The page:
Singapore central bank eases policy as coronavirus recession looms

Nikkei

Deflationary pressure sweeps Asia, with pandemic hitting demand and jobs

Economists had expected the bank to ease policy to limit economic fallout from the coronavirus.   © Reuters

Economists had expected the bank to ease policy to limit economic fallout from the coronavirus. © Reuters

Singapore's central bank on Monday eased its monetary policy in response to the new coronavirus pandemic, following regional peers that have rushed to cut rates and cushion the severe blow to their economies.

The city-state's monetary policy is based on exchange rates, whereby the Singapore dollar is managed against a basket of major trade partners' currencies. This time, the central bank reduced its target appreciation rate to 0%, while re-centering the exchange rate band downward based on the prevailing rates.

The move comes after Singapore announced a $33 billion stimulus package last Thursday. As a small and open city-state, it is considered one of the most vulnerable economies amid the pandemic, which has triggered travel bans and lockdowns across the globe. Last week, Singapore downgraded its growth projection for this year to a range of -4% to -1%, from the previous -0.5% to 1.5%.

"The COVID-19 pandemic has led to a severe contraction in economic activity both in Singapore and globally, due to the combination of supply chain disruptions, travel restrictions imposed in many countries and a sudden decline in demand," the Monetary Authority of Singapore, the central bank, said in its policy statement on Monday.

One of the key factors behind its policy adjustment is deflationary pressure sweeping through the region.

In February, Singapore's headline consumer price index grew 0.3% on the year, down from 0.8% in January due to plunging airfares and leisure costs. The benchmark core inflation rate -- which excludes homes and cars -- shrank 0.1%, the first decline in a decade.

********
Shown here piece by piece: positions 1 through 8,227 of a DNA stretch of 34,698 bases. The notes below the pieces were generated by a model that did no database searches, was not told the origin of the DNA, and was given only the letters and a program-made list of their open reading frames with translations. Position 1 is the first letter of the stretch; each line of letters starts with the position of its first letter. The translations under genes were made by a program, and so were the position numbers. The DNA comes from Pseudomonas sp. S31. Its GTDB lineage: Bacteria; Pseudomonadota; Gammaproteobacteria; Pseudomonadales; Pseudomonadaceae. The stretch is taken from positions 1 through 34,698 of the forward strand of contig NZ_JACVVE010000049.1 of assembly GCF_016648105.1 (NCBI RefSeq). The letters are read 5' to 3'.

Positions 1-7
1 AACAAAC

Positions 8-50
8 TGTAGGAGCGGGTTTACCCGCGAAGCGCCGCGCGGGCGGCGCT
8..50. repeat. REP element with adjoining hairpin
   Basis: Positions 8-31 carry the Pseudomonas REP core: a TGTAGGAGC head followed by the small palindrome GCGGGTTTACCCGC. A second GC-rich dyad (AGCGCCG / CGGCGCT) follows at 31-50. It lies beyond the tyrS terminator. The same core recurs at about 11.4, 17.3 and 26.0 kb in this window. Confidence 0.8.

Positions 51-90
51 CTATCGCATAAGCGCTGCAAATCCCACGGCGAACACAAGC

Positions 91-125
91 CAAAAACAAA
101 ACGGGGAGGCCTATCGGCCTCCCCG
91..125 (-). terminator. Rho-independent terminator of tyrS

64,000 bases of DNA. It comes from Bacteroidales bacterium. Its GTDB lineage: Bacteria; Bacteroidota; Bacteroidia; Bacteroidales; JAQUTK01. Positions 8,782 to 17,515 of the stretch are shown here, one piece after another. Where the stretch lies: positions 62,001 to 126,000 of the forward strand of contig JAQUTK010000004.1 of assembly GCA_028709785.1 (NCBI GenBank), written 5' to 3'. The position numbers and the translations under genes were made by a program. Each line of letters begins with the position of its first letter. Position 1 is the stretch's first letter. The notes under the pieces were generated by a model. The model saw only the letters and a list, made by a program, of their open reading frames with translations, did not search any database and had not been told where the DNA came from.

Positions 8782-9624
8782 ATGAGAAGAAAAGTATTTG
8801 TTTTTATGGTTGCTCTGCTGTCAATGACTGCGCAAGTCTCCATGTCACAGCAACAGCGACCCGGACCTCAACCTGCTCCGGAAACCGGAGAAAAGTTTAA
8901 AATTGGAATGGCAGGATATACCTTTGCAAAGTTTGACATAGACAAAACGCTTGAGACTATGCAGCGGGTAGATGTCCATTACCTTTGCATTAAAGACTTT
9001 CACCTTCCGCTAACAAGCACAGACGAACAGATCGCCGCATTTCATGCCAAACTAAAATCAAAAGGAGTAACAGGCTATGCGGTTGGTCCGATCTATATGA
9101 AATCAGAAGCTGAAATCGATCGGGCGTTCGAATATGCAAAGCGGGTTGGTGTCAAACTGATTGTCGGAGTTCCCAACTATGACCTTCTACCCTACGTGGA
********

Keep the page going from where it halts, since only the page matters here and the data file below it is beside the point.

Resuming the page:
The central bank in its policy statement pointed out that "disinflationary pressures are expected to broaden, even as the prices of some imported items are likely to increase as a result of the disruptions in production and transport." As Singapore relies heavily on imported consumer goods, a weaker home currency could spur domestic inflation, but the authority projects this year's inflation rates will fall to a range of -1% to 0%.

Meanwhile, the unemployment rate is expected to rise and wage growth is likely to fade. Non-labor costs, such as retail rents, should stay subdued, the central bank added. "Softer labor market conditions and weak consumer sentiment will keep cost pressures in check and cap their pass-through to consumer prices."

Elsewhere in Asia, the latest CPIs point to waning inflation or even deflation as the pandemic rages on and oil prices remain low. The risk is that deflation could send the region's economies into a negative spiral -- with lower corporate earnings smothering wage growth, ultimately hurting consumer sentiment.

In Japan, the total CPI rose 0.4% on the year in February, down from 0.7% in January. Prices of outbound tour packages and hotel room rates declined 10% and 3% in February, offsetting increases in food (excluding perishables) and health care products that were in high demand due to the outbreak.

Taiwan's CPI declined by 0.2% in February, the weakest figure since October 2017, while South Korea's CPI growth rate dropped to 1.1% in February from 1.5% in January. Thailand's rate slipped to 0.7% from 1.1%, while Malaysia's fell to 1.3% from 1.6%.

Prices have even eased in rising economies that have seen relatively high inflation in tandem with their swift growth. Vietnam's CPI rose 5.4% in February, down from 6.4% in January.

The deflationary trend is likely to persist due to stricter coronavirus countermeasures and cheap crude, according to Selena Ling, an economist at Singapore's Oversea-Chinese Banking Corp. "With the rising number of travel restrictions and city lockdowns, this deflationary pressure may sustain in the interim," she said in a note on March 23. "In addition, the oil price slump has contributed to a smaller private transport inflation as well as the cost of electricity and gas."

Singapore's central bank is only the latest to act: The Reserve Bank of India lowered its policy rate by 75 basis points to 4.4% last Friday, while the Bank of Thailand and Bank Indonesia each cut rates by 25 basis points to 0.75% and 4.5%, respectively, in mid-March.

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